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Washington, D.C. – The country’s religious congregations will need to raise an additional $400,000 each year for the next ten years to make up for the proposed cuts to anti-hunger and poverty programs found in the administration’s fiscal year 2020 budget proposal, according to Bread for the World.
“There is no way our country’s 350,000 religious congregations can make up for the proposed cuts to programs that help people facing hunger and poverty, including children and the elderly,” said Rev. David Beckmann, president of Bread for the World. “While religious congregations and charities play an important role, federal programs provide ten times more in food assistance.”
The proposed budget would cut $1.4 trillion from domestic and international assistance programs over ten years. Domestically, these cuts include $220 billion from the Supplemental Nutrition Assistance Program (SNAP), $1.1 trillion from Medicaid, and $1.7 billion from child nutrition programs such as school meals.
The proposed budget cuts to international humanitarian and development assistance include a reduction of $66.5 million to global nutrition programs and a $508 million cut to Feed the Future – nearly a halving of both programs. The budget eliminates the McGovern-Dole international school feeding program and the Food for Progress program.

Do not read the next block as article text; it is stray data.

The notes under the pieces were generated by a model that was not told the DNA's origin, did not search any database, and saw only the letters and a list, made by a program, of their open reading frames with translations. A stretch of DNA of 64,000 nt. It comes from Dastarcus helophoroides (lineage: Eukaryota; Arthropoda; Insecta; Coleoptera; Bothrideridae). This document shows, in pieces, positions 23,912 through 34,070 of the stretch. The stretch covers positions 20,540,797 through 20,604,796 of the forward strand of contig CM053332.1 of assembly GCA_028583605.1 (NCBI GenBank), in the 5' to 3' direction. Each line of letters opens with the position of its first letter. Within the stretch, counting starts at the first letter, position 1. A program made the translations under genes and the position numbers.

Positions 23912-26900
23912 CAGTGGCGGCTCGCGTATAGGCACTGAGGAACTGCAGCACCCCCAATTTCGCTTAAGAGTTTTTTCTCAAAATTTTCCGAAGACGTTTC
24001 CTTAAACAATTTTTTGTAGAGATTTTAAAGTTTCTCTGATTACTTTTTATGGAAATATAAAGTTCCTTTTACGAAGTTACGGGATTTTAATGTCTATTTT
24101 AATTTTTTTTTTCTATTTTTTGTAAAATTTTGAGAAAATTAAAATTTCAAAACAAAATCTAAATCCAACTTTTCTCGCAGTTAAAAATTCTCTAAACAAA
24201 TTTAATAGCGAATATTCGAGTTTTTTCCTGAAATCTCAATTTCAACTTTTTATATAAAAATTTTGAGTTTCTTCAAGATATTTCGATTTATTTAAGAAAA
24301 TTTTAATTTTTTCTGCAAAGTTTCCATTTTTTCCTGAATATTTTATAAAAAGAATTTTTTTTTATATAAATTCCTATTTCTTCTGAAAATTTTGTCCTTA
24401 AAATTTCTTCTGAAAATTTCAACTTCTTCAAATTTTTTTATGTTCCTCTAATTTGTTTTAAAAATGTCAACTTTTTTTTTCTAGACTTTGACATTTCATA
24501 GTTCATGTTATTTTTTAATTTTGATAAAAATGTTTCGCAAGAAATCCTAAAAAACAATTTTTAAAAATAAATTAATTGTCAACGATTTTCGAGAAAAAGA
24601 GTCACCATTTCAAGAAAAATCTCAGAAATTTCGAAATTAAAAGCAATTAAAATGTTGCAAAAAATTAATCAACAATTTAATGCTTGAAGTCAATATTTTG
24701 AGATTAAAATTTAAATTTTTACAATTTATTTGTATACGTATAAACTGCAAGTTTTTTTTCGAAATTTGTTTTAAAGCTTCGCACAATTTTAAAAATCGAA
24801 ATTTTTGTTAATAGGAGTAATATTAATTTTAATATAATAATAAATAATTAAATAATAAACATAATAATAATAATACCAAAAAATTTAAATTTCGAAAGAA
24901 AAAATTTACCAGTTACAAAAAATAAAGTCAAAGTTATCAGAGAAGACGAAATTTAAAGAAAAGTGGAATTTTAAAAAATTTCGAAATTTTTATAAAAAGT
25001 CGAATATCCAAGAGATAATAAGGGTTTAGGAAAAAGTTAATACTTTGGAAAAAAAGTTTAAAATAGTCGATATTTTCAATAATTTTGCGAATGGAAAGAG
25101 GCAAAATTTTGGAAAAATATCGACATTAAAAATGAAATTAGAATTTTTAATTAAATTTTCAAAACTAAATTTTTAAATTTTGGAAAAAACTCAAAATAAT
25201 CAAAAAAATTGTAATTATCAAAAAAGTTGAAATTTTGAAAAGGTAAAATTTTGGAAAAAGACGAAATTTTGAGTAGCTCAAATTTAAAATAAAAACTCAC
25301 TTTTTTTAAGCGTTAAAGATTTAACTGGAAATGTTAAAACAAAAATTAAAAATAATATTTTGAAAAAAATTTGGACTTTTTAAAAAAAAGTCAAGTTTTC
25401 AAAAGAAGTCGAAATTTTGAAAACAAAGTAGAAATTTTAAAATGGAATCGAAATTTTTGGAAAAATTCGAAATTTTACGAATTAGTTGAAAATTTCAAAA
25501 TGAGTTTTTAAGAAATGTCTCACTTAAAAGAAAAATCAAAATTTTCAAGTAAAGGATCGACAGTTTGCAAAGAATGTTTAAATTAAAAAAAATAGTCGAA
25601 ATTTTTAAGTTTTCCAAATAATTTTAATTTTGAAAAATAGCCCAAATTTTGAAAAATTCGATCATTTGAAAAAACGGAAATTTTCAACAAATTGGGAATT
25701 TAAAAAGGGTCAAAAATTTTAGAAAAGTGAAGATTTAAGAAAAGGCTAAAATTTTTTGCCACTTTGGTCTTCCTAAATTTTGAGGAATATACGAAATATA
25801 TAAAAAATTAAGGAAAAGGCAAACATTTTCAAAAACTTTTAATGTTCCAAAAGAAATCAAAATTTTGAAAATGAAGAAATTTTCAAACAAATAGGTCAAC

“A budget is more than a financial statement—it is a statement of our nation’s priorities and values. It should be measured on how it treats the most vulnerable people among us,” Beckmann said.
A high-resolution version of the graphic is available upon request.
Afghanistan would be considered likely to have high rates of hunger because at least two of the major causes of global hunger affect it—armed conflict and fragile governmental institutions.
Malnutrition is responsible for nearly half of all preventable deaths among children under 5. Every year, the world loses hundreds of thousands of young children and babies to hunger-related causes.
Bread for the World is calling on the Biden-Harris administration and Congress to build a better 1,000-Days infrastructure in the United States.
“As you therefore have received Christ Jesus the Lord, continue to live your lives in him, rooted and built up in him and established in faith.” These words from Colossians 2:6 remind us of the faith that is active in love for our neighbors.
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The Supplemental Nutrition Assistance Program (SNAP) is designed to respond to changes in need, making it well suited to respond to crises such as the COVID-19 pandemic.
Bread for the World and its partners are asking Congress to provide $200 million for global nutrition.
In 2017, 11.8 percent of households in the U.S.—40 million people—were food-insecure, meaning that they were unsure at some point during the year about how they would provide for their next meal.